7. Falcon-Lang, H. J. & Cantrill, D. J. Leaf phenology of some mid-Cretaceous polar forests, Alexander Island, Antarctica. Geol. Mag. 138, 39–52 (2001)

    ADS  Article  Google Scholar 

  8. Estes, R. & Hutchison, J. Eocene lower vertebrates from Ellesmere Island, Canadian Arctic Archipelago. Palaeogeogr. Palaeoclimatol. Palaeoecol. 30, 325–347 (1980)

    Article  Google Scholar 

  9. Tarduno, J. A. et al. Evidence for extreme climatic warmth from Late Cretaceous arctic vertebrates. Science 282, 2241–2244 (1998)

    ADS  CAS  Article  Google Scholar 

  10. Tripati, A., Zachos, J., Marincovich, L. & Bice, K. Late Paleocene Arctic coastal climate inferred from molluscan stable and radiogenic isotope ratios. Palaeogeogr. Palaeoclimatol. Palaeoecol. 170, 101–113 (2001)

    Article  Google Scholar 

  11. Dutton, A. L., Lohmann, K. C. & Zinsmeister, W. J. Stable isotope and minor element proxies for Eocene climate of Seymour Island, Antarctica. Paleoceanography 17(2), 1016, doi:10.1029/2000PA000593 (2002)

    ADS  Google Scholar 

  12. Müller, M. J. Selected Climatic Data for a Global Set of Standard Stations for Vegetation Science (Kluwer Academic, Dordrecht, The Netherlands, 1981)

    Google Scholar 

  13. Beerling, D. J. & Osborne, C. P. Physiological ecology of Mesozoic polar forests in a high CO2 environment. Ann. Bot. 89, 329–339 (2002)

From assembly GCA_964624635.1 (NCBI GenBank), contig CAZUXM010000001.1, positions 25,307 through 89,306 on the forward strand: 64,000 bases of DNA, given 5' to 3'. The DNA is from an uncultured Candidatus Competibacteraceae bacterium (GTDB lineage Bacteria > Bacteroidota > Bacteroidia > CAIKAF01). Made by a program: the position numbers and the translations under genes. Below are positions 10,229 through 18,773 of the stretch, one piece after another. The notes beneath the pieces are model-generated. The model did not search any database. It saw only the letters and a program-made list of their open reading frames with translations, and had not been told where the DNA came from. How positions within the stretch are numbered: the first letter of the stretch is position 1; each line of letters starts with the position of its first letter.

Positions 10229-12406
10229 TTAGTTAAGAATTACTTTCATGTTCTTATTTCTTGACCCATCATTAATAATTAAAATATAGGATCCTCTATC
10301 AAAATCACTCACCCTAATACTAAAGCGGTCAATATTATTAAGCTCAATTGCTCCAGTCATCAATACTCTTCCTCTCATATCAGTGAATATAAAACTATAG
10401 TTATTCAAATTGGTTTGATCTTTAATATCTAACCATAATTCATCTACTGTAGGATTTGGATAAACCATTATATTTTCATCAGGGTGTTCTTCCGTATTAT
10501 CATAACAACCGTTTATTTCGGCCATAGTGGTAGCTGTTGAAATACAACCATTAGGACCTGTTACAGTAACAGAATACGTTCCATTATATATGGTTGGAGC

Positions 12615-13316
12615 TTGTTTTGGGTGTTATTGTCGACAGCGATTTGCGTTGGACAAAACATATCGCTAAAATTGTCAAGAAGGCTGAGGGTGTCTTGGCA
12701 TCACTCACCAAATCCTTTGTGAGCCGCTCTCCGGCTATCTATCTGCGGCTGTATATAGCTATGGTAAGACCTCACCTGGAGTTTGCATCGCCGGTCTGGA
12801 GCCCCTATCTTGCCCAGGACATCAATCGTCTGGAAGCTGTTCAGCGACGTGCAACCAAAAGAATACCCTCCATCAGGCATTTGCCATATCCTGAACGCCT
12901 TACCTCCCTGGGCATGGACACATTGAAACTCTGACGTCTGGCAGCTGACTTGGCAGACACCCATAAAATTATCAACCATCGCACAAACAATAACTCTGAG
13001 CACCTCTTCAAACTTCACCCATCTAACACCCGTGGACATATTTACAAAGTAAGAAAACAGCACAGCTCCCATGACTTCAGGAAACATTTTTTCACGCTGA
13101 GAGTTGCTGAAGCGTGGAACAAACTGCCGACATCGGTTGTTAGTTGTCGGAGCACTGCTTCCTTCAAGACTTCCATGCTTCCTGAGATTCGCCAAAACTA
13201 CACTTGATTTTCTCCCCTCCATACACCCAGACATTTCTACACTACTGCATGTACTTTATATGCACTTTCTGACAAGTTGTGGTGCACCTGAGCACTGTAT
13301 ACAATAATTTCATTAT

CAS  Article  Google Scholar 

  14. Osborne, C. P. & Beerling, D. J. A process-based model of conifer forest structure and function with special emphasis on leaf lifespan. Glob. Biogeochem. Cycles 16(4), 1097 doi:10.1029/2001GB001467 (2002)

    ADS  Google Scholar 

  15. Tjoelker, M. G., Oleksyn, J. & Reich, P. B. Modelling respiration of vegetation: evidence for a general temperature-dependent Q10 . Glob. Change Biol. 7, 223–230 (2001)

    ADS  Article  Google Scholar 

  16. Read, J. & Francis, J. Responses of some Southern Hemisphere tree species to a prolonged dark period and their implications for high-latitude Cretaceous and Tertiary floras. Palaeogeogr. Palaeoclimatol. Palaeoecol. 99, 271–290 (1992)

    Article  Google Scholar 

  17. Villar, R. & Merino, J. Comparison of leaf construction costs in woody species with differing leaf life-spans in contrasting ecosystems. New Phytol. 151, 213–226 (2001)

    Article  Google Scholar 

  18. Yin, X. Responses of leaf nitrogen concentration and specific leaf area to atmospheric CO2 enrichment: a retrospective synthesis across 62 species. Glob. Change Biol. 8, 631–642 (2002)

    ADS  Article  Google Scholar 

  19. Valdes, P. J., Sellwood, B. W. & Price, G. D. Evaluating concepts of Cretaceous equability. Palaeoclim. Data Modell. 2, 139–158 (1996)

    Google Scholar 

  20. Creber, G. T. & Chaloner, W. G. Tree growth in the Mesozoic and Early Tertiary and the reconstruction of palaeoclimates. Palaeogeogr. Palaeoclimatol. Palaeoecol. 52, 35–60 (1985)

    Article  Google Scholar 

  21. Upchurch, G. R. & Askin, R. A. Latest Cretaceous and earliest Tertiary dispersed plant cuticles from Seymour Island. Antarct. J. US 24, 7–10 (1990)

    Google Scholar